Types of Outdoor and Survival Knives for Sale


Outdoor and survival knives are essential tools for anyone who enjoys spending time in the great outdoors. These knives are designed to withstand tough conditions and provide a variety of functions, from cutting rope and preparing food to building shelter and starting fires.  If you’re in the market for a new outdoor or survival knife, here are some types to consider.

Once you understand these types of knives, you will be able to determine which survival knife best meets the needs of your customers.

Types of Survival Knives

  • Fixed Blade

Knives with a fixed blade consist of a single piece of metal with a handle. When the metal extends throughout the entire length of the handle, it is known as a full tang. Full-tang knives with fixed blades are the most durable. However, because they do not fold, they occupy a great deal of space.

  • Combat

Knives are designed specifically for hand-to-hand combat. Typically, this refers to a long blade with a very sharp point. As a result of their extreme pointiness, the tips are not suitable for tasks such as batoning wood.

  • Boot Knives

The design of boot knives allows them to fit comfortably in boots. This means they are typically no longer than 7 or 8 inches and have a thin handle.

Typically, boot knives have spearpoint-shaped blades (though not always).

  • Bowie Knives

A Bowie knife may also be referred to as green thorn knives or an assisted opening knife, for instance. Rezin Bowie created the first Bowie knife in the early 1800s (his life story is quite interesting and worth reading). When his brother used it to kill a person in a large knife fight, the knife gained notoriety.

There are numerous types of Bowie knives, but a genuine one must always have a clip point, a blade at least 5 inches long, and a full tang.

  • Neck Knives

People who are unable to carry a conventional knife, such as scuba divers and water rescue teams, favor neck knives.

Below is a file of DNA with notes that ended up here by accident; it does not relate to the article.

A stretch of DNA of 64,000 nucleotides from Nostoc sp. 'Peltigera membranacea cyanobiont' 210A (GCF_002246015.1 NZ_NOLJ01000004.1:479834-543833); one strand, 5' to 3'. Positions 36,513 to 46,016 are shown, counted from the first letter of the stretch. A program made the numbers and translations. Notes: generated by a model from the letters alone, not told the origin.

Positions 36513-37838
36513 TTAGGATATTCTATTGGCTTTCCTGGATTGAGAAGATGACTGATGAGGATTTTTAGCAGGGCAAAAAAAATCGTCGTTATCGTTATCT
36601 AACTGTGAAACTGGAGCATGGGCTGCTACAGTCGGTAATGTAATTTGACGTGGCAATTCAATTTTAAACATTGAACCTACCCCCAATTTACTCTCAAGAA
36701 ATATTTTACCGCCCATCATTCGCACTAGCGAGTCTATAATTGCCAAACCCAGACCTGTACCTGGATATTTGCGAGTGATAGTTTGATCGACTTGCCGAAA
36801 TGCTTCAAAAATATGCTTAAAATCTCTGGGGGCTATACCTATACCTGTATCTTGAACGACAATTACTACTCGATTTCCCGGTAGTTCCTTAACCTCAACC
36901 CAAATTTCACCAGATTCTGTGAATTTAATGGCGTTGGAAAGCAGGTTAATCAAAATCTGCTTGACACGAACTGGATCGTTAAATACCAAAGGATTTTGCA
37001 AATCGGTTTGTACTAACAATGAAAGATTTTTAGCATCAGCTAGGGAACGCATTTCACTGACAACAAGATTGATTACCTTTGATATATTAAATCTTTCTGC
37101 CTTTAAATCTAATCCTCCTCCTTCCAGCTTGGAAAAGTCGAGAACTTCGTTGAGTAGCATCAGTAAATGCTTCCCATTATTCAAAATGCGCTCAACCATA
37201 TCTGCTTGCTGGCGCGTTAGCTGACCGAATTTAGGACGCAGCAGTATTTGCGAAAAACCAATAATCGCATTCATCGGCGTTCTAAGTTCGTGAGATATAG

Always small blades with a protective sheath to prevent accidental stabbing. Wear them underneath your shirt to prevent snagging. Use a quality chain or strip some 550 paracords and slide them over a chain of metal beads.

  • Throwing Knives

Increasingly, throwing knives are marketed as a form of a survival knives. However, let’s be honest: you will likely never need to throw a knife in a survival situation. There are superior hunting tools.

And if you miss in self-defense, you just gave your attacker a knife! But throwing knives can be extremely entertaining to use. They also make a valid point that is applicable in other circumstances.

  • Military Knives

“Military knife” and “combat knife” are frequently used synonymously. Military knives are not, however, combat knives.

Instead, military knives are best suited for tasks such as brush clearance and general utility. In light of contemporary battle tactics, the likelihood of a soldier engaging in close combat with the enemy is extremely remote.

  • Buck Knives

Buck-type knives are folders with a lock back; they have a notch that keeps the blade in the open position, making it less likely that the blade will close and cause injury.

The original Buck 110 featured a versatile clip-point blade. However, be aware that Buck produces many knives that lack these characteristics.

  • Rambo Knives

A great deal of consideration went into selecting the ideal survival knife for the Rambo films.

The blade used in the first three films was a Bowie clip point with 14 saw teeth on the spine. The combination of these characteristics makes the knife suitable for demanding tasks such as chopping and sawing wood, as well as slashing and stabbing.

Wrap Up

In opening a wholesale business for knives, you need to be familiar with the different uses of every knife so that you will which type of knife to recommend to your customers. By doing so, you will get to gain a lot of loyal customers and your business will surely flourish. 

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